I interviewed Frank Arzenti who discussed Supply Action Management.
Today we're speaking with Frank Arzenti, and we're going to discuss supply action management. Frank, before we start, can you provide a brief background of yourself?
Sure. I am the director of supply chain and material support for a provider of professional development and material support for [inaudible 00:00:27] based learning and teaching focusing on STEM education — Science, Technology, Engineering, and Math. My role is that within our distribution center, we build science kits. These kits are sent to schools throughout the state of Pennsylvania and beyond, but mainly our focus is in Pennsylvania. These kits are sent to, generally, elementary age type of students, and they are leased to the customer and returned pretty much on a quarterly basis. School districts really don't have a place to store this material, nor do they want to refurbish it, nor do they want to replenish it. So to keep our costs down, and to keep their costs down, we lease these science kits to them on a quarterly basis.
My role is to really direct the flow of materials, from identifying what needs to be purchased, to sourcing it through our vendors, the receipt, and then through our warehouse management system so we can allocate inventory to the science kits that we ship to the school districts.
What kind of challenges have you faced doing this?
Internally, we have an open source ERP system that identifies demand based on any parameters that we like to do, whether it was state driven or whether it was class code driven — class codes meaning consumable items or durable items. Those are the ones that get returned,even at the kit level. So we had our parameters that we can choose. And it was pretty flexible, but it did not really provide all the information that was work-in-process nor did it identify those materials that were scheduled to be returned within that time frame that we were analyzing.
So there were several reports that we had to look at on a daily basis. You probably felt like being an air traffic controller where you had six screens open on six computers and trying to bring all this information together. So knowing that the data was there, we worked with our business technology department to try to group all this information, put it on one easy-to-understand, easy-to-process report, which has been very successful.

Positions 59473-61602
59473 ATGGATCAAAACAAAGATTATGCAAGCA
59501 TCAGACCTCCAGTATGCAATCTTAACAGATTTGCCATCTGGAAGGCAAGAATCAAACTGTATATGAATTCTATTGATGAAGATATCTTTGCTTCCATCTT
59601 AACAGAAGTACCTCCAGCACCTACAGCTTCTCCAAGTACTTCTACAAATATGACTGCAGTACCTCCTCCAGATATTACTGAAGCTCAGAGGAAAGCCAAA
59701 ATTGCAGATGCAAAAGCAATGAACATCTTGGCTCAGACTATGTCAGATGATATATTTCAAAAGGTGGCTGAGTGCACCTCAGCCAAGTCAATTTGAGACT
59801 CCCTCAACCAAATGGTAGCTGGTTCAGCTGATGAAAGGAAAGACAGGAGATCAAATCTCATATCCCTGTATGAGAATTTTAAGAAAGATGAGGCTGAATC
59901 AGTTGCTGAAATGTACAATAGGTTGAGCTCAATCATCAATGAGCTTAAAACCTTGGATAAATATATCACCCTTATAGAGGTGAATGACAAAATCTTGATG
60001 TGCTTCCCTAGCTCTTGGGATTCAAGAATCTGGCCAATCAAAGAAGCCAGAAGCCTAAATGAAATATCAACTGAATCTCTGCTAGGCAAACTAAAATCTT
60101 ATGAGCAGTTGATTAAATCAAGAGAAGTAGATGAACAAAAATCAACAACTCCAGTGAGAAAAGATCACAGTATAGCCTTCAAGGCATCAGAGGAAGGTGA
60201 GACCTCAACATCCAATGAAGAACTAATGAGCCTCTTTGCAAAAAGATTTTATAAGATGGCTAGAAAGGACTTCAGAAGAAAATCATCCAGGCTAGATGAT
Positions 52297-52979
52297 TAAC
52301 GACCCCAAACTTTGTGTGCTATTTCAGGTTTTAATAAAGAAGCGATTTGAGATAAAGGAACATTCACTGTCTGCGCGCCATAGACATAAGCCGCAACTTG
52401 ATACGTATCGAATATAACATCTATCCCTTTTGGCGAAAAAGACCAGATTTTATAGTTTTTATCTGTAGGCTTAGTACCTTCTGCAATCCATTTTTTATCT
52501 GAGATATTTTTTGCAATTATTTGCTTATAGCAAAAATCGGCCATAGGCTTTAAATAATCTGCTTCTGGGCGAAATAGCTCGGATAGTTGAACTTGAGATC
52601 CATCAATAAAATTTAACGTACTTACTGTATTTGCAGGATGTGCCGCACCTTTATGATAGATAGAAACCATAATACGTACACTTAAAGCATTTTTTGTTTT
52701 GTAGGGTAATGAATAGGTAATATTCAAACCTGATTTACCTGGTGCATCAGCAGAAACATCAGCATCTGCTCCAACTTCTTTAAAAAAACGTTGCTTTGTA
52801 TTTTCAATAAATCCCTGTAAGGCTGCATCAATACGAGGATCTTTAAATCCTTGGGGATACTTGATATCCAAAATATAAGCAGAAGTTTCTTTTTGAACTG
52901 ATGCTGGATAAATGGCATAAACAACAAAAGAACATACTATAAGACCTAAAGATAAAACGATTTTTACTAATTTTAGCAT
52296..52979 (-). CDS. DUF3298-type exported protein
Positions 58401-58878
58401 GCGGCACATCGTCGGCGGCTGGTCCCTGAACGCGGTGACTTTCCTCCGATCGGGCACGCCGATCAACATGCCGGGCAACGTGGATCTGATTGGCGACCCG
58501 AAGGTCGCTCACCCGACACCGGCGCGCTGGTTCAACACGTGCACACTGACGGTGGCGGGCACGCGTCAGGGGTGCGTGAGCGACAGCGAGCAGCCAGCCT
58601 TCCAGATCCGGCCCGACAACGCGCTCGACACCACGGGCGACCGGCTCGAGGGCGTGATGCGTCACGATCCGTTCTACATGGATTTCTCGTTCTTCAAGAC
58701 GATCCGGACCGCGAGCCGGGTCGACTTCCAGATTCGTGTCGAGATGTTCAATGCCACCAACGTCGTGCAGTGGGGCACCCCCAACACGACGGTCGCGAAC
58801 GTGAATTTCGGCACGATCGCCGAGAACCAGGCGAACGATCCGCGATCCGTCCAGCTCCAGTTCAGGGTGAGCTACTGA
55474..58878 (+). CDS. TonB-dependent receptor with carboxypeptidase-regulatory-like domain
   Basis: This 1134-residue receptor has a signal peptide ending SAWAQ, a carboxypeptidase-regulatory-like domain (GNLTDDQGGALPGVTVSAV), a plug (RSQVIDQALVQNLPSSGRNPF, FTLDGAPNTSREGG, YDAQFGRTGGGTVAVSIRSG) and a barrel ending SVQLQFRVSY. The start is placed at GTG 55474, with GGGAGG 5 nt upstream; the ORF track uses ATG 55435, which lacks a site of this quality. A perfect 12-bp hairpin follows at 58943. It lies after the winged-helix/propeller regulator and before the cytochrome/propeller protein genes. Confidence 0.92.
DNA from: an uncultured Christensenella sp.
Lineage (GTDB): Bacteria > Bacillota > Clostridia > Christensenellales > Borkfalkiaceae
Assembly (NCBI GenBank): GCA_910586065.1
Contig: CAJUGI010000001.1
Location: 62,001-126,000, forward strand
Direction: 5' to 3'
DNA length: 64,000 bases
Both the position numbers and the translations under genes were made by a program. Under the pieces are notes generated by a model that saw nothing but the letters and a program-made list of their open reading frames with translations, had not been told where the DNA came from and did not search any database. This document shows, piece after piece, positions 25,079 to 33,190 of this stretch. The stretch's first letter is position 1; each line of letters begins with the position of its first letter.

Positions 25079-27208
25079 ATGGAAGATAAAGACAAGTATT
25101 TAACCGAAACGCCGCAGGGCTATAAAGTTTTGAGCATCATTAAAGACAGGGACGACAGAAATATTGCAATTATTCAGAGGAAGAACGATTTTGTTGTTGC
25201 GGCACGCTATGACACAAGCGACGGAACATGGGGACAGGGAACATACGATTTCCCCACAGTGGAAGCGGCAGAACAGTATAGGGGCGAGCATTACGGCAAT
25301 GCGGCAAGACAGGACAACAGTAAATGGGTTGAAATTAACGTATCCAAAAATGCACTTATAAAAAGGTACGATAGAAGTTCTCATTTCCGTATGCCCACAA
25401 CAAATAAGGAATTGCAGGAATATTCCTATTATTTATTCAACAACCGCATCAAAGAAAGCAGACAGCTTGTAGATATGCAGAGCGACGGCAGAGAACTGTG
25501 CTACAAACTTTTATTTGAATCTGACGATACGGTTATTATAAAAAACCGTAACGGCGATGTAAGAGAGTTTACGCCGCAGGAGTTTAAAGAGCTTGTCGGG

So we reduced our processing time of the MRP from probably four hours a day to about 30 minutes a day, and it's really been successful for us.
What would you say are the key ways to improve supply chain action management?
That was one of it because I think that our turnaround time has gotten so much smaller. Demand, we need to be almost like the Amazons, where we can turn inventory around almost at a moment's notice. And we really didn't have that luxury of trying to be able to build a timeline where we could say, "You could get this inventory in six months," which was just totally unreasonable.
Given this opportunity to go ahead and process the MRP, see our demand, create and purchase requisitions, convert them to purchase orders, and get them into the vendors hands was critical for us to maintain a competitive advantage.
How do you see supply action management changing in the near future?
I think it's just going to become more and more competitive. I think Amazon is starting to set the standard where “call today, it's on its way” and almost being delivered today. I think that what our challenges will be is to be able to identify those vendors that we work with on a regular basis, make sure we establish some really great relationships with them, forecasting it properly,so we would have that opportunity not to overbuy inventory but just to have that correct inventory at the right time in the right quantities, so we can get them moved out to our customers at a rapid pace.
Great.And thanks for sharing today, Frank.
You're quite welcome, Dustin.
About Frank Arzenti
Director -Supply Chain and Material Support